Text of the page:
Many of Illinois' Top Leaders Share Irish Heritage

Article excerpt

Byline: Mike Comerford Daily Herald Staff Writer

In the St. Patrick's Day parade on Saturday, Chicago Mayor Richard M. Daley strolled down Dearborn Street with U.S. Sens. Dick Durbin and Peter Fitzgerald and Gov. George Ryan in tow.

Illinois hasn't had that many Irish-Americans monopolizing the state's most powerful positions since the heydays of "Richard the first." In fact, the roster of Irish last names in public office this year is so extensive that Illinois may just qualify for the mantle of being the most Irish state in the Union.

Not even Massachusetts, with its Kennedy clan has more prominent Irish-American politicians.

"I'm not quite sure why," said Michael O'Malley, mayor of Hoffman Estates. "But I like the way things are going."

On this the real St. Patrick's Day, the question arises - why are Irish-Americans so dominant in Illinois politics?

In statewide politics, Michael Madigan is the speaker of the Illinois House of Representatives. James Ryan is state's attorney. Daniel Hynes is the state comptroller.

In Cook County, Michael Sheahan is sheriff, James Houlihan is assessor and Dick Devine is state's attorney. And Sheahan had to beat an O'Grady, and Devine an O'Malley to land their jobs.

Chicago's City Council still has its Irish faction lead by the likes of Alderman Edward Burke.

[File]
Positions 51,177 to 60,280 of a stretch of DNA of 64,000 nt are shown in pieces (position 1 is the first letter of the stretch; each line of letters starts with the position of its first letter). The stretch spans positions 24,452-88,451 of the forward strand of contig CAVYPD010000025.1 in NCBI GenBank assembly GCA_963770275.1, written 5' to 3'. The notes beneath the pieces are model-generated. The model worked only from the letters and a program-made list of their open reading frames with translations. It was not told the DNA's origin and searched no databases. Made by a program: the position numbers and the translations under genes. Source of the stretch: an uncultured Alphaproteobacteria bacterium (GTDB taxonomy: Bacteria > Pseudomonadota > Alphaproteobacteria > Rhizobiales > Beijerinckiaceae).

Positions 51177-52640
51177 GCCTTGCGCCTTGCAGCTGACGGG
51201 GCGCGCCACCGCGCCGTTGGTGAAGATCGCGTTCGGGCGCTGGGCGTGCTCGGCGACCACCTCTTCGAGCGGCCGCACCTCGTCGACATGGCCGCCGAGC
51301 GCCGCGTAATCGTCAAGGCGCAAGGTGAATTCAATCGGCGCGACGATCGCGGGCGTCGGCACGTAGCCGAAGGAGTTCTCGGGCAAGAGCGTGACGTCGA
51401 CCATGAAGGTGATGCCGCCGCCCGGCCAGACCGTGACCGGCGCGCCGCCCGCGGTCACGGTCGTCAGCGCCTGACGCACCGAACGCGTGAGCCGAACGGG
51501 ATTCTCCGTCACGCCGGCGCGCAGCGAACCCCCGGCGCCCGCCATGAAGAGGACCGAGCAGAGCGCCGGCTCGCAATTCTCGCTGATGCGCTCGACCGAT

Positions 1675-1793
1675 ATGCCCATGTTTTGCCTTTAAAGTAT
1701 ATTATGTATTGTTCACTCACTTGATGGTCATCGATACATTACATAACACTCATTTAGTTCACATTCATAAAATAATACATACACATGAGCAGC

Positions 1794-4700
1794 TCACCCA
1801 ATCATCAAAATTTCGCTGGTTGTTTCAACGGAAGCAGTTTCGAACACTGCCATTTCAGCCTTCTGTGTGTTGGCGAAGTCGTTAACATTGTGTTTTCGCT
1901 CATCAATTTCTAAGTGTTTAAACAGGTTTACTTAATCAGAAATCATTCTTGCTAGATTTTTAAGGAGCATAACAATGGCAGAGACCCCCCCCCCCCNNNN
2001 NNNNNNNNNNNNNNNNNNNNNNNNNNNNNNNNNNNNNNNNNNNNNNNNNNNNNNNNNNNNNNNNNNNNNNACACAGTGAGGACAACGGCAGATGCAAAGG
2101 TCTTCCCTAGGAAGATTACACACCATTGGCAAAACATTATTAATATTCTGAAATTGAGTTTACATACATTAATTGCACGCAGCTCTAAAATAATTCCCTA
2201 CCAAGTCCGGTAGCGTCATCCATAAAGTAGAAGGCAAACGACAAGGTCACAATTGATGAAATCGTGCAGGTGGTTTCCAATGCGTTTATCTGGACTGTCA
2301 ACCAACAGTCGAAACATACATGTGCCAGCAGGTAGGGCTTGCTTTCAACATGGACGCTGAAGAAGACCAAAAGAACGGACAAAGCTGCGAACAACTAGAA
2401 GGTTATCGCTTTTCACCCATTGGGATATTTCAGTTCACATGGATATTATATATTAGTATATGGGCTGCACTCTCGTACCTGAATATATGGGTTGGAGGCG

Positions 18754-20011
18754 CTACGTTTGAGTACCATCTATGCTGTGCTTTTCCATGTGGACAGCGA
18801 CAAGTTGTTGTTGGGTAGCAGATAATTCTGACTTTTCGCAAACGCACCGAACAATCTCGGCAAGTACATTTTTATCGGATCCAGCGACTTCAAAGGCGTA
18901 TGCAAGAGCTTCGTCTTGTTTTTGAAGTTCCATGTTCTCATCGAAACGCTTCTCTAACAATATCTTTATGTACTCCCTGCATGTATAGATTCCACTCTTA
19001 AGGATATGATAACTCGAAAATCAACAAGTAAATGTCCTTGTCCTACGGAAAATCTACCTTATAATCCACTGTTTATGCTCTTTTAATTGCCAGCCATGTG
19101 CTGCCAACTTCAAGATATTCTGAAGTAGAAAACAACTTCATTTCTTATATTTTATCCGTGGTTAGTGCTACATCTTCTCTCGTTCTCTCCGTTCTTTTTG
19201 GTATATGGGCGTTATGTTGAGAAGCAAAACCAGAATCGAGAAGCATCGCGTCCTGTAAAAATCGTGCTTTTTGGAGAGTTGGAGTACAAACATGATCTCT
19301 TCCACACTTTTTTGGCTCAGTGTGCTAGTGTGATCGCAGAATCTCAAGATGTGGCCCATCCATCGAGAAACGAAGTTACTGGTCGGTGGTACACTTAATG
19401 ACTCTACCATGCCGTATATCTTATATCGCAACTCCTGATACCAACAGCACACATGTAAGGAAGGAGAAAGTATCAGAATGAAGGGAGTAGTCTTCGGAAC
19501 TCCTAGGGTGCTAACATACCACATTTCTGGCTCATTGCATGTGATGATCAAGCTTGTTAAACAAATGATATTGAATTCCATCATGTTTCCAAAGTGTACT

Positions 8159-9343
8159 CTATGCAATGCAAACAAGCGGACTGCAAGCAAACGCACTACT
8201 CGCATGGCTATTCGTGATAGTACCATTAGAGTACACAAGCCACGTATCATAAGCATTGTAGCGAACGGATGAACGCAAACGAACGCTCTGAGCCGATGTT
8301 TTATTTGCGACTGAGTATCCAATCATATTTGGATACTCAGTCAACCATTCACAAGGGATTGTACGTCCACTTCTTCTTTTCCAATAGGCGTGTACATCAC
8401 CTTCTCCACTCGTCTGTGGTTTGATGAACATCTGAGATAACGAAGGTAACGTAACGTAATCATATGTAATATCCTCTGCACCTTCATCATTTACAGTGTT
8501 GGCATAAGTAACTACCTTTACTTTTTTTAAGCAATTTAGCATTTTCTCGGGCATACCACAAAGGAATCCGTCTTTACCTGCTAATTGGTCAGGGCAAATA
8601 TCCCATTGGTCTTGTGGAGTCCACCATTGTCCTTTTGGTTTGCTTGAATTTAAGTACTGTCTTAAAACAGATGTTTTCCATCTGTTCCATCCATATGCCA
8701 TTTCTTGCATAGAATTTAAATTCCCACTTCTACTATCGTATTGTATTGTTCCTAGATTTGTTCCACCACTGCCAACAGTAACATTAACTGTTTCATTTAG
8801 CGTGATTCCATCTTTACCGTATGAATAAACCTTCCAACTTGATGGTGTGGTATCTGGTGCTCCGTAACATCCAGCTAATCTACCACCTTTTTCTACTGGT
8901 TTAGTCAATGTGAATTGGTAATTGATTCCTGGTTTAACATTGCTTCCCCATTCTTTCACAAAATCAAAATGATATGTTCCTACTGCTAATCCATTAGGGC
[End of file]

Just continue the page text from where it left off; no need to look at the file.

The dominance of Irish-American judges in Cook County is so legendary that running for a judgeship is considered entering the "Irish Sweepstakes." It even prompted some controversy in the last election when attorney Bonnie McGrath added Fitzgerald to her ballot name. In her case, however, it didn't quite work, in part because she lost to the Democratic candidate, one James Patrick McCarthy.

Yet with all the Irish surnames, the politics seem to be diverse. Irish-American politicians in the Chicago area were once strongest on the South Side of Chicago, representing a working class ethnicity. It was an urban ethnic group striving for respectability through jobs on the police force, fire department and in politics.

More recently, Irish-American politicians are Republicans and Democrats, urban and suburban, upstate and downstate.

"Their politics may be different but they have this shared history and they're aware of that," said Jack Leahy, a Libertyville resident and professor at DePaul University, currently teaching "Ireland, Religion and the Contemporary Troubles in Ireland."

About 16 percent of the six-county metropolitan area claims to have Irish heritage, most of them in the suburbs, according to the Metropolitan Chicago Information Center. …